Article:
The program focuses on successfully teaching these basic skills that parents from diverse backgrounds will use in their varied daily lives. Other programs focus primarily on non-directive play skills, whereas this PTI program focuses on how these can be acquired and used by parents to help with problems that need to be overcome.

In addition, this program is designed for experienced therapeutic play professionals – those who have completed a PTI program or equivalent course with a Certificate in Therapeutic Play Skills. In this case, the focus is on evaluating and applying teaching methods to transfer filial play skills to parents.

Learning objectives

The learning objectives are based on the skills required by the PTI for training as a Certified Filial Play Coach / mentor. These are listed below:
The required skills are divided into three main skill groups:
• Using and teaching the effective use of non-directive play.
• Coaching skills
• Assessment, measurement and preparation

Participants who successfully complete the training program should be able to:
(from the PTI skills list).
471 – Carry out the assessment of parents and children being considered for filial play using the ASQ:SE and/or the Goodman’s SDQ, a Hopes and Expectations questionnaire and a Capability/Commitment measure.
472 – Recognize when either parent or child is not currently suitable for filial play and refer on appropriately.
474 – Monitor the parents’ filial play sessions using an appropriate model, providing advice, guidance and support.
475 – Advise and instruct the parents upon how to make notes on home play sessions, using a log, so that they are suitable for use during the coaching sessions.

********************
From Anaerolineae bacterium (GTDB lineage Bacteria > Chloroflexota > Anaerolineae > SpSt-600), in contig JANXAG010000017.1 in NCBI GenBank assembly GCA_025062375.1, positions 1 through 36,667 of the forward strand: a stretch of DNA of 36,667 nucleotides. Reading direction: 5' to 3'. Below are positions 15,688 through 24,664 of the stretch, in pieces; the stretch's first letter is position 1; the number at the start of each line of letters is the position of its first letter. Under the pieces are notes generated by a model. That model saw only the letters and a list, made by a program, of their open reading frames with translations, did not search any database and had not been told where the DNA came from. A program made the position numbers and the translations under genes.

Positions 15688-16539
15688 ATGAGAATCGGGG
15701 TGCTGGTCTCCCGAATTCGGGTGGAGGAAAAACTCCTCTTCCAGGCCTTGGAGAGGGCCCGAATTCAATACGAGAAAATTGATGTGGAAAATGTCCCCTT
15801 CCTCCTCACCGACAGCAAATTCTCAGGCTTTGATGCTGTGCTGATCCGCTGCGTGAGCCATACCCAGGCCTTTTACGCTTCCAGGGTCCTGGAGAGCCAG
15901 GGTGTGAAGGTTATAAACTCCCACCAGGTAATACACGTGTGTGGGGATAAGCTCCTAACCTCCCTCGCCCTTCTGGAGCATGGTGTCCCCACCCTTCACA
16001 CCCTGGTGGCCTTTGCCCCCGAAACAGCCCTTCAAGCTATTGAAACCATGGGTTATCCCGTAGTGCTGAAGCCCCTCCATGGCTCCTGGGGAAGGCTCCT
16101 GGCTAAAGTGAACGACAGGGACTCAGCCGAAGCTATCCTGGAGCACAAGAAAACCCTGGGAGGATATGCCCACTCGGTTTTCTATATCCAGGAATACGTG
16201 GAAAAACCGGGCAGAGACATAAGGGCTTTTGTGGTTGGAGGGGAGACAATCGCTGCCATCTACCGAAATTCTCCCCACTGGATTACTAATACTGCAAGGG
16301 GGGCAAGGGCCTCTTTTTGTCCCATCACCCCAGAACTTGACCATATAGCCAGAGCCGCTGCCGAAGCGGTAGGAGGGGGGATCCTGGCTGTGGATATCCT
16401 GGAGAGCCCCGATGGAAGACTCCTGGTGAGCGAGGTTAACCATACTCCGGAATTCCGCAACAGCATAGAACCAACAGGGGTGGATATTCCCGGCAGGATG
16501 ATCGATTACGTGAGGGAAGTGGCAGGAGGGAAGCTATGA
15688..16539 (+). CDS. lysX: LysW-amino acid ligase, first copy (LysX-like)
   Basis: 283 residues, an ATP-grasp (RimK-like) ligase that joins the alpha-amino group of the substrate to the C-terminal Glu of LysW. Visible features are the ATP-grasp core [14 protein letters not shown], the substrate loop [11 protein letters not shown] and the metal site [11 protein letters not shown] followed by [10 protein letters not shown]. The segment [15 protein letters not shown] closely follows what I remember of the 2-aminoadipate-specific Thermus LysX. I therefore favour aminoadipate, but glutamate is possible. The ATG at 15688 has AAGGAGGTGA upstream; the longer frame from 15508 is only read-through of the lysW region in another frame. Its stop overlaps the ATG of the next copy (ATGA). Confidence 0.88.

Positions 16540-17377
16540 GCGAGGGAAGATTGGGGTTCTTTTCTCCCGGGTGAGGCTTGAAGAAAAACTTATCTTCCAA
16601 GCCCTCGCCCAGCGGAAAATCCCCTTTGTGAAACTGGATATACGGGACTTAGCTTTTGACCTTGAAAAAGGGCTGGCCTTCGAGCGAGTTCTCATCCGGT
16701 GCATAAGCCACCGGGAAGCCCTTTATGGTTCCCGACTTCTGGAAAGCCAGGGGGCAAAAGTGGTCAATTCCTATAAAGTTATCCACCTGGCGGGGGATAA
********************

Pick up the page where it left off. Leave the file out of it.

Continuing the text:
476 – Plan, equip and manage the equipment, materials and toys in a suitable room for the training and coaching of parents.
477 – Advise and instruct the parents upon acquiring and using appropriate equipment, materials and toys during their home play sessions according to their circumstances.
478 – Teach the parents the importance of play, the main types of play and their purpose so that they can achieve a suitable balance with their children.
479 – Ensure that the parents understand the objectives of filial play.
480 – Ensure that the parents know how to structure a filial play session.
481 – Ensure that the parents know how to accept the behaviour of the child during a filial play session.
482 – Ensure that the parents know how to focus on the child during a filial play session.
483 – Ensure that the parents know how to let the child lead throughout a filial play session.
484 – Ensure that the parents know how to reflect upon the child’s nonverbal behaviour during a filial play session.
485 – Ensure that the parents know how to reflect upon the child’s verbalisations during a filial play session.
486 – Ensure that the parents know how to reflect upon the child’s expressed emotions during a filial play session.
487 – Ensure that the parents know how to use encouragement and praise during a filial play session.
488 – Ensure that the parents set, manage and maintain appropriate boundaries during a filial play session.
489 – Ensure that the parents know and put into practice the principles of non-directive play.
490 – Ensure that the parents recognize and deal appropriately with any sibling issues that arise as a result of filial play.
491 – Demonstrate the use and applicability of the main non-directive play media: art media, music, movement, sand tray (or substitute), storytelling, puppets clearly indicating which are appropriate for use at home and those that may be used in the therapist’s play room.
492 – Carry out regular progress reviews as appropriate to each family’s circumstances.
493 – Carry out appropriate procedures at the end of the formal training of the parent/carers programme.